The Story

Since we tend to hold our AWS EC2 VMs for a long time, we usually reserve them.
Reservations are like pre-buying instances - you pay AWS ahead of time for (let's say) a year, and get a discounted price.
The insterestng thing about EC2 reservations is that they aren't tied to a specific instance.
Pro: You can terminate one instance and create another one of the same type, and still enjoy the discounted price of the reservation.
Con: There is no way to tell whether a specific instance is reserved or not. This means that when resizing/moving a reserved instance, locating and modifying the reservation is up to you.

To combat this issue, I made the following changes:

  1. All instances have a tag named "Reserve", which contains "True" or "False" (depending on whether you want to reserve that instance, because it's going to stay with you for a while).
  2. I run a script once in a while, which checks whether our reservations match our actual instances. I buy/modify our reservations accordingly.
  3. I'm planning to automate the purchase of reservations using another script. Since this involves spending money, I'm more hesitant to automate it.

The script

This script outputs a csv/yaml report of instances and reservations, grouped by regions, availability zones, instance types, VPC and OS type (we only have Windows and Linux instances).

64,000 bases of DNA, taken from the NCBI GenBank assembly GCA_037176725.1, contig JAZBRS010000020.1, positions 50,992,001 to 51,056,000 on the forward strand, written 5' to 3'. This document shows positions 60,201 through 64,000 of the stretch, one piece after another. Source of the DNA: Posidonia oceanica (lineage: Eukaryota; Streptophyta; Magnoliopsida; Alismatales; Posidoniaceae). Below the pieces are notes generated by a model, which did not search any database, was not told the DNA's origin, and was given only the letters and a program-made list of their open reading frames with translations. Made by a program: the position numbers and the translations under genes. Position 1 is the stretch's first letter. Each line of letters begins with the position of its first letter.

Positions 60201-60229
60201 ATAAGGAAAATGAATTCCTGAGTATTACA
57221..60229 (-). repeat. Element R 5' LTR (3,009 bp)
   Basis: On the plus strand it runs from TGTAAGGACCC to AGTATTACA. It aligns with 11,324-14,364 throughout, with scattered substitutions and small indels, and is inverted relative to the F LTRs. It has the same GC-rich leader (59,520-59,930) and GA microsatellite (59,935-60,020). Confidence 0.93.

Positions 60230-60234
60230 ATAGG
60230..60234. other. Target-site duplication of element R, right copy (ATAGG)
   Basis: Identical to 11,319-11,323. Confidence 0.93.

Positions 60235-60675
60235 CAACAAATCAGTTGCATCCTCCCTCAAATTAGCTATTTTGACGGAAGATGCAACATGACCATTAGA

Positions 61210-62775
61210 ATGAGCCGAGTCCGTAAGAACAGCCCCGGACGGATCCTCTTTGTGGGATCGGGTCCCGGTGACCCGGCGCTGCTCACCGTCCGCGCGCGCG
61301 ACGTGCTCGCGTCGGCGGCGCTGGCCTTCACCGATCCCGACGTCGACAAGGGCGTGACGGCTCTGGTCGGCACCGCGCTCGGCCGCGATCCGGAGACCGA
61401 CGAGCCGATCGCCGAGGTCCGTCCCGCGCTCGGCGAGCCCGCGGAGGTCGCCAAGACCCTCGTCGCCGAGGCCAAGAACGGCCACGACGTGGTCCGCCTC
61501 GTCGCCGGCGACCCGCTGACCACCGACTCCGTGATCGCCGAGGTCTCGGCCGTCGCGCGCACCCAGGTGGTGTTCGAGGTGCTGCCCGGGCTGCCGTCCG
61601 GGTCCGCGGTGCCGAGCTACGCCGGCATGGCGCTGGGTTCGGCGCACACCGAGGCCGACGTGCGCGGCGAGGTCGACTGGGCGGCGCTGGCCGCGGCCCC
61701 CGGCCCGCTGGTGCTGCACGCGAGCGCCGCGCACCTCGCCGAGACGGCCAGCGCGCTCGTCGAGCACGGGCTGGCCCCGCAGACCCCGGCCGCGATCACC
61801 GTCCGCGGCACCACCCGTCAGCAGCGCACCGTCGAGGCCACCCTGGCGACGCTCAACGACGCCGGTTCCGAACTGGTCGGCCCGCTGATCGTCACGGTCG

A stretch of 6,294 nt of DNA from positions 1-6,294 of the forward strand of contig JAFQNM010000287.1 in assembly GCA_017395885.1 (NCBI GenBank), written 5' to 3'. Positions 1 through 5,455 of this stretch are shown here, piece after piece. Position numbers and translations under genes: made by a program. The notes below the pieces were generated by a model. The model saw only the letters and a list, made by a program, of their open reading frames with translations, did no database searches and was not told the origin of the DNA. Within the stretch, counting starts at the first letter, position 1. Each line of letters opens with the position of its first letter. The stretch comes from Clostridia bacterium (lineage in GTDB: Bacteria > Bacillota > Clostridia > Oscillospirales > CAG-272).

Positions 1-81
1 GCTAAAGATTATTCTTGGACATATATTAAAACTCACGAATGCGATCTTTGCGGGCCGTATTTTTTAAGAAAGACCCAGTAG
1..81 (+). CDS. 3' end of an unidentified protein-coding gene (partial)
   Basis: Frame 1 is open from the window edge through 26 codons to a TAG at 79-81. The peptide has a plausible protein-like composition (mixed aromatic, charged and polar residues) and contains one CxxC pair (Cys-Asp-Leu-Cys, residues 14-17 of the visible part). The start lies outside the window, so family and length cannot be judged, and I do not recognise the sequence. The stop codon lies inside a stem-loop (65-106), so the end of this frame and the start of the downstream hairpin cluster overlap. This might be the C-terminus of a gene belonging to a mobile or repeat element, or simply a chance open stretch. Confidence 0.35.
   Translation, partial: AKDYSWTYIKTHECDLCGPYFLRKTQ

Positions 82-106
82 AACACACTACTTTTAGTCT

#!/usr/bin/env ruby

# Monkeypatching
class Array
  def to_h

class String
  def to_bool
    return true if self == true || self =~ (/(true|t|yes|y|1)$/i)
    return false if self == false || self.empty? || self =~ (/(false|f|no|n|0)$/i)
    raise"invalid value for Boolean: \"#{self}\"")

require 'optparse'
options = {format:'csv'} do |opts|
  opts.banner = "Usage: find-reservations.rb [options]"
  opts.on("-fFORMAT", "--format=FORMAT","Format (csv/yaml)") do |n|
    options[:format] = n

require 'aws-sdk-core'
reservations=[] region: 'us-east-1'
# Go over all regions{|m|m.region_name}.each{|r| region: r

# Only add instances with "Reserve=True"{|i|i[:tags].any?{|t|t[:key]=='Reserve' && t[:value].to_bool}}

  n[:availability_zone], #region
  n[:instance_type], #instance type
  n[:product_description].include?('Amazon VPC'), # is_vpc
  n[:product_description][/Linux/i].nil? #is_windows
]}.map{|k,v|[k,[{|r|r[:instance_count]}.inject(0,:+), # current instances{|r|r[:end]}.sort.first]] # next expiration

  is=(ins_group[k] || 0);
  rs=(res_group[k] || [0])[0];

# Sort table

# Export
case options[:format].downcase
  when 'yaml'
    require 'yaml'
    puts tbl.to_yaml
  when 'csv'
    require 'csv'
    puts (tbl.first.keys.to_csv)
    tbl.each{|r|puts r.values.to_csv}
    raise 'bad format'

The output looks like this:

eu-west-1c,c3.large,false,false,3,3,0,2015-06-23 12:47:31 UTC
us-east-1a,c3.2xlarge,false,false,1,1,0,2015-11-04 15:41:34 UTC
us-east-1a,c3.2xlarge,true,false,3,1,-2,2015-09-30 13:10:08 UTC
us-east-1b,c3.large,true,false,10,10,0,2016-01-27 14:03:56 UTC
us-west-2a,c3.2xlarge,true,false,3,2,-1,2016-01-26 14:07:23 UTC

Interesting things

  • I monkey patched Array#to_h (which is present in ruby 2), and String#to_bool.
  • Note the way I'm collecting data from all regions. I first create a client on us-east-1 only to collect the regions using{|m|m.region_name}, and for each region I'm creating a new client and collecting the data from that region.
  • When sorting the table, I can't sort by the actual values (e.g. tbl.sort_by!{|r|r.values}), because I have boolean values and booleans can't be compared (try running false>true and see what happens), so I used the string equivalent of all values (tbl.sort_by!{|r|r.values.collect{|v|v.to_s}})